The History Channel
10 p.m. Eastern/Pacific, 9 p.m. Central
Order a pizza in and get ready to watch. Or set the TiVo and go out for a pie. From the "New York Times":
The migration of pizza westward — from southern Italy to New York, Chicago, Los Angeles — is the story of mutation, innovation, perversion. And in spite of the documentary's wonderfully nonjudgmental narration, viewers will find it hard not to take sides.
Midwestern deep-dish types tend to see coastal pies as too wan or too fancy. Californians like their Spago-era artworks all fusioned and deluxe; I imagine they silently believe that other kinds of pizza are only for fat people. New Yorkers, who are fundamentally right on this subject, know they have the real thing.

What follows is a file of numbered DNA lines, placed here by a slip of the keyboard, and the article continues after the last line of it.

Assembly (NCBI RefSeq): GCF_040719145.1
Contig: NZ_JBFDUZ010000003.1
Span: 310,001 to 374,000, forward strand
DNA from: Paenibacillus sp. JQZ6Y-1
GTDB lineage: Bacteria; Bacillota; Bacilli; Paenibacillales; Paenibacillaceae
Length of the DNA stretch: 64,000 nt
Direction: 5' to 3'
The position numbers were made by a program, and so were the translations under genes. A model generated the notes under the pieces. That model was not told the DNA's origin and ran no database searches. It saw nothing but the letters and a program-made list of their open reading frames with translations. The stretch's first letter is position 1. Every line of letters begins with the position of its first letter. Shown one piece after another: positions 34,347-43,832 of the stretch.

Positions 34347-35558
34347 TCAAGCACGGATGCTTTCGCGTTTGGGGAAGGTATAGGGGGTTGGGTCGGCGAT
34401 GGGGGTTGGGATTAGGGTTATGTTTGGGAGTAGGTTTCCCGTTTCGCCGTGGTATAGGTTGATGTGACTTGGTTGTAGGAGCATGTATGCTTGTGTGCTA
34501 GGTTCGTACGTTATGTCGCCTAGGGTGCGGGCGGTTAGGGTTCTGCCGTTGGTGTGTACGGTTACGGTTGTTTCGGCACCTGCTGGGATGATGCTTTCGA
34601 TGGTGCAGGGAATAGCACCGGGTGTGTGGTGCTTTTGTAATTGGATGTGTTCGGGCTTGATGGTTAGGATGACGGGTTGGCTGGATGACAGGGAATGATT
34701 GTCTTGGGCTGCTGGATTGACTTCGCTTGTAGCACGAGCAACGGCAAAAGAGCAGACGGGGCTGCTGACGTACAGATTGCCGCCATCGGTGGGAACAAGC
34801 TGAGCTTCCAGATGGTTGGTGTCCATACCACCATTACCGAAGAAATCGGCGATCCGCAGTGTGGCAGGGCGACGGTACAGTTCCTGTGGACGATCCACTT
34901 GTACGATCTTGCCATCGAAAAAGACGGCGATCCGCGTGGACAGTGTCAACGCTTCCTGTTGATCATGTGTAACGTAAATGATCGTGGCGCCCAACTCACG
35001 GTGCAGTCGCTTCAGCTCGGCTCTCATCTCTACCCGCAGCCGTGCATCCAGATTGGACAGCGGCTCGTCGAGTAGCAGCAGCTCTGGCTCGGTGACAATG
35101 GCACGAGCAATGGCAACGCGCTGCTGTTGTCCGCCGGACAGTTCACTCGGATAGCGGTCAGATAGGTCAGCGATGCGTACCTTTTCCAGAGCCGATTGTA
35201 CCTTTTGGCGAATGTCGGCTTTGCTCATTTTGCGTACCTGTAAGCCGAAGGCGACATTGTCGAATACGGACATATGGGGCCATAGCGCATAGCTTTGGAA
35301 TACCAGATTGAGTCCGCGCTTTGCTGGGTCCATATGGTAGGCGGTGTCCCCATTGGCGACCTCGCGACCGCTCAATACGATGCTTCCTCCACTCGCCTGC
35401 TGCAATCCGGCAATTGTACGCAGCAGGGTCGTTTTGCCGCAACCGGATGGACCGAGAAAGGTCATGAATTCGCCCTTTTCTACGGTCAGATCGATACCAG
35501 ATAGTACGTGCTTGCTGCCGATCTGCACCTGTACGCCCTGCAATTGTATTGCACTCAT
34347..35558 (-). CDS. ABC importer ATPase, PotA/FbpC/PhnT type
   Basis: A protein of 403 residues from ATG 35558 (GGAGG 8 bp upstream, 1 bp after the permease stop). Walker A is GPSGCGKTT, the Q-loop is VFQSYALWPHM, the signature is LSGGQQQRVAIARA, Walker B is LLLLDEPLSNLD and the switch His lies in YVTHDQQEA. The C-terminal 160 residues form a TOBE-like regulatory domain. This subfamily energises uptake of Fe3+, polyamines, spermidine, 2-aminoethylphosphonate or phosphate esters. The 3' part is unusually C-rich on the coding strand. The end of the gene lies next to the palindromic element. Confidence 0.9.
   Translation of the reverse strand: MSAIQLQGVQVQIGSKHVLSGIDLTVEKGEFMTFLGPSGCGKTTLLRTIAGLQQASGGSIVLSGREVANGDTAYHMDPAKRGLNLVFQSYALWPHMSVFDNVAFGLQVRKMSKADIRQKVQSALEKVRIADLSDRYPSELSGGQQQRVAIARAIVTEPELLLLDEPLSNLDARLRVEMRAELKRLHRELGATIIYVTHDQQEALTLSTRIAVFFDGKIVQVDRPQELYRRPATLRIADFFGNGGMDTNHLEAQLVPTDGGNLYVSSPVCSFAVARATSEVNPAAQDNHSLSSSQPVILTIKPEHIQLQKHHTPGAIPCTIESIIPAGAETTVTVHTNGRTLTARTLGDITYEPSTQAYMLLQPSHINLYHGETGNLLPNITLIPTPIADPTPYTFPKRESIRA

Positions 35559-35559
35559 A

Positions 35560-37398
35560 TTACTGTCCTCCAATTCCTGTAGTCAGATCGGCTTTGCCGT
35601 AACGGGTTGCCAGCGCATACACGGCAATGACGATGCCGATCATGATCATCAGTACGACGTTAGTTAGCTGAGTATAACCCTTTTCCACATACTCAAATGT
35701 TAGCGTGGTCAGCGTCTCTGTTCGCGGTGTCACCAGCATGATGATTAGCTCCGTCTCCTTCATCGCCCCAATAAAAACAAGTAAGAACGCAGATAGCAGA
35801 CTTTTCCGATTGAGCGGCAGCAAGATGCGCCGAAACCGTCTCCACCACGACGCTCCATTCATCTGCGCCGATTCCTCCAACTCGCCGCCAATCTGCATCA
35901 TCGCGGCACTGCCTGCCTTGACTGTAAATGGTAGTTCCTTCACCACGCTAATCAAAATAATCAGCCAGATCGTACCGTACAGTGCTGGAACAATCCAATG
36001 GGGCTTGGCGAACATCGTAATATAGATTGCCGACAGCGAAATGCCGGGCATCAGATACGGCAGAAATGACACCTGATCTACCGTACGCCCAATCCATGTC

Or almost. One thing this documentary does well is show how importation is always transformation: even when Gennaro Lombardi, the founding father of American pizza, opened his shop on Spring Street in SoHo a century ago, he was tampering with tradition. He had to use local tomatoes, explains the voice-over, "instead of San Marzano tomatoes grown in the volcanic soil of Mount Vesuvius." And atop the local tomato sauce he melted ordinary cow cheese, instead of the distinctive Italian mozzarella made from water-buffalo milk.
'American Eats' Offers the True American (Pizza) Pie [New York Times]